Many of my retreaters have been asking me to recommend options for yoga at home. I guess I’ve been hesitating since I have mixed feelings about home practice (as it’s known in yoga lingo). As a yoga teacher I worry about not being there to assist. Or is that the control freak in me rearing its ugly head again? OK regardless I am going to take the plunge and hopefully help guide you to some good suggestions for safe and rewarding yoga at home.
Let me preface these suggestions with a few things. Firstly, my home practice mainly consists of the Ashtanga primary and second series. If you don’t know what I am talking about, let’s just say that the foundation of my practice happens to be this style of yoga, but the main reason I do it on my own is that it is easy. Not physically (OH no), but in that there is a road map to follow. I know where I am, where I’m going, and when I’ll be done. I don’t really teach yoga this way; I prefer to be more creative and develop unique sequences that are customized to the group I am teaching. However: I cannot teach MYSELF like this. It’s not fun. So, I have found some good ways to mix it up at home. These selections reflect my yoga history, my yoga teaching, and my yoga training. I also feel strongly about using only audio CDs, to maximize focus. You don’t have to worry about watching, listening, and doing yoga all at the same time. If you are a beginning yogi, listen first without practicing to become more familiar with the practice, since you won’t have the benefit of any visuals. Or, go through the practice the first time without any expectations other than to learn the sequence.
So all that said, here goes:
Baron Baptiste – The Yoga Bootcamp Box. While I don’t necessarily recommend the idea of doing a bootcamp by yourself, the tools inside this kit are a good representation of this style of yoga and make it easily accessible to the home practitioner. It includes: flash cards of all the poses taught (a great resource to have); a workbook; and 2 audio CDs, one with a 75-minute vinyasa flow and another with 3 20-minute sequences. It’s all very straightforward instruction, with no background music. Good, clean yoga. I always feel energized and refreshed after this one. Check it out at amazon.
Jivamukti Class for Busy People. Jivamukti Yoga was my first yoga in NYC, and like a first love, it will always be near and dear to my heart (even though Montana is far, far away from anything remotely Jivamukti-like). Their sequences are always challenging and inspiring; this one is a nice short length for busy days. It’s a great yoga quick fix. Things to keep in mind, if you aren’t familiar with Jivamukti: strong vegetarian message (you can skip over it, of course); heavy use of Sanskrit, so if you aren’t familiar with the asana names, you might have to do a little homework; headstand is held for 50 breaths and shoulderstand for 75. Yikes, you say – well, I think this is one of the reasons I really like their CDs. It forces me to reap the many benefits of the king and queen of asana, which should be held for much longer than others. Work up to it, it’s really worth it. And did I mention the funky music? You can shop other Jiva titles here, including beginner CDs that come with a DVD or instructional poster; you can also download from here.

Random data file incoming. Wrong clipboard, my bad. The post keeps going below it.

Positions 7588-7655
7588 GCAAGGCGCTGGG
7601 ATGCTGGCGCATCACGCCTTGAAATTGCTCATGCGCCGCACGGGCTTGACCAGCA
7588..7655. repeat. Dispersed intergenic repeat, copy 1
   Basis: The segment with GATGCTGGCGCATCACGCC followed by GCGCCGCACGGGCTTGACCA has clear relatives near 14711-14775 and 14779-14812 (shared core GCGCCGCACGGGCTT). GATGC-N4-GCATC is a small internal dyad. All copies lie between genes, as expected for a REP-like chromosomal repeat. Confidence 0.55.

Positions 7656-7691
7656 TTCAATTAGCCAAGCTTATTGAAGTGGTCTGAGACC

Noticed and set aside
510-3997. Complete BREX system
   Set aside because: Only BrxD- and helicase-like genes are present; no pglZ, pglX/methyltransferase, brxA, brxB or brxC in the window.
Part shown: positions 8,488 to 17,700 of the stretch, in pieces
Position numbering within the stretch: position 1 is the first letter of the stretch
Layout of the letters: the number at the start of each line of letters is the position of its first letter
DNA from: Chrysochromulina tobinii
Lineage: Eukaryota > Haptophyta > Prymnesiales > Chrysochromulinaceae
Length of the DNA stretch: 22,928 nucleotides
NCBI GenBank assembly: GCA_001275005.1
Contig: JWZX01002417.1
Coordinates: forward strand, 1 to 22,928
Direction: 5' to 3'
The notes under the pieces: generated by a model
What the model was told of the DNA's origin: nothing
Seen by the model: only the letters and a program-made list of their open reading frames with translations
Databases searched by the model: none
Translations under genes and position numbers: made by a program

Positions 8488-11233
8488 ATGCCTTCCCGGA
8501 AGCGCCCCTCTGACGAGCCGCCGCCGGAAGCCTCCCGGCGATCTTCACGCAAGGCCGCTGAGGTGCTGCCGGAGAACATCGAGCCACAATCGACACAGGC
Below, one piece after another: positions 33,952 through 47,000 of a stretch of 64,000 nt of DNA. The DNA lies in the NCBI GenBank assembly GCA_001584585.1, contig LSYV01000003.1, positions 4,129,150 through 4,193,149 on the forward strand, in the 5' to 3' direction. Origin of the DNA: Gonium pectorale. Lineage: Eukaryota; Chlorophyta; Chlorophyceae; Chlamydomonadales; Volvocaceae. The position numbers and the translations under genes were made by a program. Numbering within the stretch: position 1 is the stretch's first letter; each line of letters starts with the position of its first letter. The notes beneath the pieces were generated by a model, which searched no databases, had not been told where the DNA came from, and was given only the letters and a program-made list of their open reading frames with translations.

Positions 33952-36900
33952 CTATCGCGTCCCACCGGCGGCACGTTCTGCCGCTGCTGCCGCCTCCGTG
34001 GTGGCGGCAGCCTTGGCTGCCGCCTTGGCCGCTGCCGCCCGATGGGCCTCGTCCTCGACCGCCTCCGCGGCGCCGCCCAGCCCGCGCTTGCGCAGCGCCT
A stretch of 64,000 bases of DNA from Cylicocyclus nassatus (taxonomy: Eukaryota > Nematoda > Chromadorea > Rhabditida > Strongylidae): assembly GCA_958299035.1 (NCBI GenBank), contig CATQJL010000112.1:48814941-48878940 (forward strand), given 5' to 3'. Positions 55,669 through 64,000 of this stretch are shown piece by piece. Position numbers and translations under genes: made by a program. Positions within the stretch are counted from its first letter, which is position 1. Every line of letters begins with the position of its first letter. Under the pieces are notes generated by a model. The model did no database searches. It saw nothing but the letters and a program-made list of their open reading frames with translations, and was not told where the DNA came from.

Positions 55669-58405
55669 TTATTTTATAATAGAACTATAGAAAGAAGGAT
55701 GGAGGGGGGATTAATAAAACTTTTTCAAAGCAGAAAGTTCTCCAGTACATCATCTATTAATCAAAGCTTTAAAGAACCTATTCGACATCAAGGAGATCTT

Jivamukti Backbending. This is my other Jiva staple, and those of you that have taken my yoga classes know that backbends are my favorite. This is a long, strong practice, so make sure you have a good chunk of time to fully appreciate it, and expect to flow quickly and energetically. And yes, headstand for 50 breaths and shoulderstand for 75 here too. It’s a kick ass practice and you will feel like you can do anything afterwards. Hhmmm, perhaps I need to take my own advice and do this one more often!
David Swenson Ashtanga Yoga. I’m breaking the audio-only rule, but with good reason. I mentioned that Ashtanga is the backbone of my at-home practice, and I’m a firm believer in this style of yoga as a foundation for almost anyone. Basically if you can practice some form of Ashtanga, your resulting strength level will carry over into any other style, and any other activity. David Swenson is another no-nonsense, super-clear instructor who is easy to follow and absolutely amazing to watch. So go ahead and get the First Series DVD, but you can also order the audio too; if you’ve never taken an Ashtanga yoga class, please do the DVD.
There you have it. I’ve shared mine, now what about yours…? What are your fave at-home practice DVDs, CDs, or other inspirations for yoga at home? Do tell.